All metals shield materials with relative permeability greater than 1 can saturate in intense magnetic fields, and then don't work well as shields and often heat up. A steel or Mumetal shield box over a mains transformer to reduce its hum fields can saturate and fail to achieve the desired effect. Often, all that is necessary is to make the box larger so it does not experience such intense local fields. Another shielding technique for low frequency shielding is active cancellation, and at least two companies have developed this technique specifically for stabilizing the images of CRT VDUs in environments polluted by high levels of power frequency magnetic fields.
 FIG. 7A shows that if we extend the distance that a wave leaking through an aperture has to travel between surrounding metal walls before it reaches freedom, we can achieve respectable SEs even thought the apertures may be large enough to put your fist through. This very powerful technique is called "waveguide below cut-off". Honeycomb metal constructions are really a number of waveguides below cut-off stacked side-by-side, and are often used as ventilation grilles for shielded rooms, similar to high-SE enclosures.
 Like any aperture, a waveguide allows all its impinging fields to pass through when its internal diagonal (g) is half a wavelength. Therefore, the cut-off frequency of our waveguide is given by: fcutoff=150,000/g (answer in MHz when g is in mm.) Below its cut-off frequency, a waveguide does not leak like an ordinary aperture (as shown by FIG. 4H) and can provide a great deal of shielding: for f<0.5fcutoff SE is approximately 27d/g where d is the distance through the waveguide the wave has to travel before it is free.
 FIG. 1A shows examples of the SE achieved by six different sizes of waveguides below cut-off. Smaller diameter (g) results in a higher cut-off frequency, with a 50 mm (2 inch) diameter achieving full attenuation by 1 GHz. Increased depth (d) results in increased SE, with very high values being readily achieved.
 Waveguides below cut-off do not have to be made out of tubes, and can be realized using simple sheet metalwork which folds the depth (d) so as not to increase the size of the product by much. As a technique it is only limited by the imagination, but it must be taken into consideration early in a project as it is usually difficult to retrofit to a failing product not intended to use it. Conductors should never be passed through waveguides below cut-off, as this compromises their effectiveness. Waveguides below cut-off can be usefully applied to plastic shafts (e.g. control knobs) so that they do not compromise the SE where they exit an enclosure. The alternative is to use metal shafts with a circular conductive gasket and suffer the resulting friction and wear. Waveguides below cut-off can avoid the need for continuous strips of gasket, and/or for multiple fixings, and thus save material costs and assembly times.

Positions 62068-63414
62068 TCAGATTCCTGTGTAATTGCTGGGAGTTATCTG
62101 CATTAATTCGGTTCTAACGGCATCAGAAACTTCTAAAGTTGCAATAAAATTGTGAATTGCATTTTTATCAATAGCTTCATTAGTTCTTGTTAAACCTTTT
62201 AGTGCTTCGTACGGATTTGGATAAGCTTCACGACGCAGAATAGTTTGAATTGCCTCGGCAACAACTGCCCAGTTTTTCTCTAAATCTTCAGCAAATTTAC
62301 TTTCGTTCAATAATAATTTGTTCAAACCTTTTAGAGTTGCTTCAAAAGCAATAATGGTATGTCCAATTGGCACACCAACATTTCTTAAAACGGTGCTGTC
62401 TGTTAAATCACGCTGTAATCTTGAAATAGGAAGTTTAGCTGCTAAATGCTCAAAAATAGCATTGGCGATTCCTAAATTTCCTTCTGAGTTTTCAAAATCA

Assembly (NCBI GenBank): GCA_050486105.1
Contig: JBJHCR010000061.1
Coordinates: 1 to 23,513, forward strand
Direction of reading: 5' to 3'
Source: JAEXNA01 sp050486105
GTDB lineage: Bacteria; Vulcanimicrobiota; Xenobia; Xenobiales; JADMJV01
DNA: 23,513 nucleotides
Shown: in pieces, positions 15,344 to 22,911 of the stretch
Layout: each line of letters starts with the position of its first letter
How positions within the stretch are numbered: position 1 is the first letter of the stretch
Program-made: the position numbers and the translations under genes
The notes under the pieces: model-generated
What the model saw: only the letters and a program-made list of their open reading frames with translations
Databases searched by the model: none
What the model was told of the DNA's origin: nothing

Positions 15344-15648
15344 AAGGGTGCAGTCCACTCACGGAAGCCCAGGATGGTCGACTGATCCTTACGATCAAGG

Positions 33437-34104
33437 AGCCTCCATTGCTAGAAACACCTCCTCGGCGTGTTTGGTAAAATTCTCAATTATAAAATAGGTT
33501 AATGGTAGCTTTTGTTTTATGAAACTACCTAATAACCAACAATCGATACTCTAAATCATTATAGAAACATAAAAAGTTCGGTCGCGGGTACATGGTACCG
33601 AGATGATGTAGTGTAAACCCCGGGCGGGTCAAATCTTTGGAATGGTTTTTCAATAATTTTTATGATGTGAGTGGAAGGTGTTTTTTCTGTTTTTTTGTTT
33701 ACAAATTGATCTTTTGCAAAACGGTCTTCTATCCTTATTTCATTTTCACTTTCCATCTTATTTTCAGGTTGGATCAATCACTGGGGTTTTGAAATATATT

Gaskets are used to prevent leaky apertures at joints, seams, doors and removable panels. For fit-and-forget assemblies, gasket design is not too difficult, but doors, hatches, covers, and other removable panels create many problems for gaskets, as they must meet a number of conflicting mechanical and electrical requirements, not to mention chemical requirements (to prevent corrosion). Shielding gaskets are sometimes required to be environmental seals as well, adding to the compromise.
 FIG. 1B shows a typical gasket design for the door of an industrial cabinet, using a conductive rubber or silicone compound to provide an environmental seal as well as an EMC shield. Spring fingers are often used in such applications as well.
 A huge range of gasket types is available from a number of manufacturers, most of whom also offer customizing services. This observation reveals that no one gasket is suitable for a wide range of applications. Considerations when designing or selecting gaskets include: (1) mechanical compliance, (2) compression set, (3) impedance over a wide range of frequencies, (4) resistance to corrosion (low galvanic EMFs in relation to its mating materials, appropriate for the intended environment), (5) ability to withstand the expected rigours of normal use, (6) shape and preparation of mounting surface, (7) ease of assembly and dis-assembly, (8) environmental sealing, and smoke and fire requirements.